SOMERSET, Ky. — Ask local optometrist Jennifer Compton if she’s ever bought anything interesting from Facebook Marketplace and you might get a laugh — and a great story.
The owner of Somerset Vision Center definitely purchased something unique from the popular social media platform: A well-maintained Winnebago (of all things). But she’s not planning a cross-country trip anytime soon — this RV will only travel across town to deliver much-needed mobile eye care to children in Somerset-Pulaski County. It’s an innovative project that received financial assistance from the Somerset-Pulaski Economic Development Authority (SPEDA) mini-grant program this year.
“Kentucky is a wonderful state to practice in from an optometric standpoint,” Compton said. “We are one of the few states with a pediatric eye care mandate requiring all students entering public preschool or kindergarten to have a comprehensive eye exam by an optometrist or ophthalmologist. It is amazing how many pediatric vision disorders and ocular diseases are discovered in these exams that would not otherwise be detected if it weren’t for that law.”
But in every Kentucky county in which she’s worked, Compton said, there has been a sharp decline in the number of parents who continue regular preventative care for their children.
“Perhaps we’ve not been as proactive or successful in educating parents of the importance of ongoing preventative care than our dental colleagues, but I think most parents feel when there’s a problem, they’ll address it,” she said. “However, most children don’t know what or how well they are supposed to be seeing. Few could articulate that concern if they did think there was an issue. It is usually not until there’s an academic issue or a teenager fails a driver’s permit test that we see these children again in the eye doctor’s office.”
In addition to not knowing that they are having an issue, Compton said, children cannot make an appointment for themselves, check themselves out of school or drive themselves to their appointments. Some don’t have the support system to get this care, while others have proactive parents or guardians who face barriers like not having enough paid time off to take their children for a routine eye exam.
A mobile eye care unit could help change that, and is a project that has been in Compton’s sights for several years.
“I enjoy my job no matter where I do it, but I’ve always especially enjoyed community outreach projects — whether it was seeing underserved populations in graduate school, in a mission trip setting or even pediatric eye care clinics we’ve offered at our local office,” she said. “However, as a business owner and parent, life gets busy quickly and having time free to take a week off for an international trip or even a weekend to volunteer out of town can become more difficult with time. On a personal level, I wanted to be able to have the same satisfaction that comes from community outreach but be able to work that into the normal work or school day.”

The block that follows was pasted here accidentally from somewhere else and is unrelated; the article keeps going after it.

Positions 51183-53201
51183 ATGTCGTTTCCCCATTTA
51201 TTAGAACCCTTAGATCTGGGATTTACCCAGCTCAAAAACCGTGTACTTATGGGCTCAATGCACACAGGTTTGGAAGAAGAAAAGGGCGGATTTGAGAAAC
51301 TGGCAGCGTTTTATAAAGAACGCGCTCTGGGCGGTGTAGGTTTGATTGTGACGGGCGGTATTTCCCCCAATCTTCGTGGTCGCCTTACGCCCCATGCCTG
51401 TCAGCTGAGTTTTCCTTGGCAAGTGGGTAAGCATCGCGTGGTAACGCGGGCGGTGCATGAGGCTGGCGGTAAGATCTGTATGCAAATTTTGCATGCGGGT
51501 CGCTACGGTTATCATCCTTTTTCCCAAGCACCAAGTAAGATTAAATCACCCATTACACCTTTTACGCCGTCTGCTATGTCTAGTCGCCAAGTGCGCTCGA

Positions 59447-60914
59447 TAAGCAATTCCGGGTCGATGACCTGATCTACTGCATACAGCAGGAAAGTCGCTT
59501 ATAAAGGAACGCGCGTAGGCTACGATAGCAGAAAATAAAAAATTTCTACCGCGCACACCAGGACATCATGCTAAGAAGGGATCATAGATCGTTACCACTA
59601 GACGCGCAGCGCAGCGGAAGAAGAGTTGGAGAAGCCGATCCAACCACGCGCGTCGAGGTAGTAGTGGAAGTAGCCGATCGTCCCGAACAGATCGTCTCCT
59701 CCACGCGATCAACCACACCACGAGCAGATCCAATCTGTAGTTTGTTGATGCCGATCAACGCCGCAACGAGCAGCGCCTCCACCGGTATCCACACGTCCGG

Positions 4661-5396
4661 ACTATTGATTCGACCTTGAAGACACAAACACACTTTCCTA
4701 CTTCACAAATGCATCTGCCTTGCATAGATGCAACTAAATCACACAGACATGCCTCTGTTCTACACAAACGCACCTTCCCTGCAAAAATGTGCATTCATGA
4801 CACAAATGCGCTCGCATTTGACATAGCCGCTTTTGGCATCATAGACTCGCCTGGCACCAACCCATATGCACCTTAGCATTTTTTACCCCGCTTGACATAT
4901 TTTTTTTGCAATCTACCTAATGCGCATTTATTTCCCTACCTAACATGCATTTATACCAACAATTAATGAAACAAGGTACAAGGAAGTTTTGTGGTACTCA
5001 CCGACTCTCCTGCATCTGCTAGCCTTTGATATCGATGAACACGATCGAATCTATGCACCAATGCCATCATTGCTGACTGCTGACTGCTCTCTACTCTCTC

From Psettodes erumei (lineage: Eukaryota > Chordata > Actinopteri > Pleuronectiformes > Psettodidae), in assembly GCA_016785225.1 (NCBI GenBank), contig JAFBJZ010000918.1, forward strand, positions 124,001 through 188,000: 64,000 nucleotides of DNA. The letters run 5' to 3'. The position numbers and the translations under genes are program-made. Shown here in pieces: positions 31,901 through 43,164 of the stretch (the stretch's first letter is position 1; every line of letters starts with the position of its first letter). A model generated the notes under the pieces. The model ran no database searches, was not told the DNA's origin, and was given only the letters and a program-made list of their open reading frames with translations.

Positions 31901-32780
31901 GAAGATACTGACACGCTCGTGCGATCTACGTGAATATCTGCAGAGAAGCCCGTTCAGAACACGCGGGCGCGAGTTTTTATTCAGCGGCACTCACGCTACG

Compton spent time learning about other models for mobile care, like dental and pediatric, even touring other units in the community and asking questions of the staff. After speaking with them, she felt more confident in creating a mobile unit of her own and went about searching for the right vehicle.
Enter the Winnebago. She bought the RV in 2020 and has spent the last three years working on getting the project off the ground despite a challenging climate for the economy and public schools created by the COVID-19 pandemic.
Compton applied for a SPEDA mini-grant in 2022 to help with costs associated with wrapping and outfitting the Winnebago as a mobile clinic. It will have all the equipment that Somerset Vision Center has in its regular brick-and-mortar office, except some disease management units that are most routinely used in adult care.
Compton said the feedback provided during the mini-grant application process was invaluable and appreciated.
“As with any business project, a professional in their field can think that their idea is a good one, but there’s a lot of peace of mind that comes from individuals from varied backgrounds reading your proposal and thinking that it would serve the community well,” she said.
The goal is for students to be able to have the same caliber of an eye exam in the mobile clinic as they would in a traditional office setting. If a student needs glasses, Compton said, he or she will be able to select frames in the mobile clinic. These will be made at Somerset Vision Center and delivered to the student at school as soon as possible.
Compton said she hopes the mobile clinic will be operational by the end of summer 2023 and available to participate in Jump Start and Open House programs at local schools. While she hopes the program is successful enough to expand into other areas, the emphasis, for now, will be on the students in all school systems within Pulaski County.
“One thing that I’m really excited about is that there should not be an instance in which a student should not be able to get the eye care they need,” Compton said. “Most children in our community are covered by commercial or state-sponsored insurance. If a child is uninsured, I will donate the eye examination and if the child needs glasses, they will be provided free of charge by the Essilor Lenses Change Lives program in exchange for the services I’ve contributed.”
Changing lives for children who need eye care in a Winnebago purchased on Facebook Marketplace. A great story indeed.
Click here for more Kentucky business news.